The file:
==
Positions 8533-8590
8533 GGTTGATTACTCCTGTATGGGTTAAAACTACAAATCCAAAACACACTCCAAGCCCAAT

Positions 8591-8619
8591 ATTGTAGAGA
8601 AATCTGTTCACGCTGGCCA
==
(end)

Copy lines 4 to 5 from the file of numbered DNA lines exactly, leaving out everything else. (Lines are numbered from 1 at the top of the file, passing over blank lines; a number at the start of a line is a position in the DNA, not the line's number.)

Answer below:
8591 ATTGTAGAGA
8601 AATCTGTTCACGCTGGCCA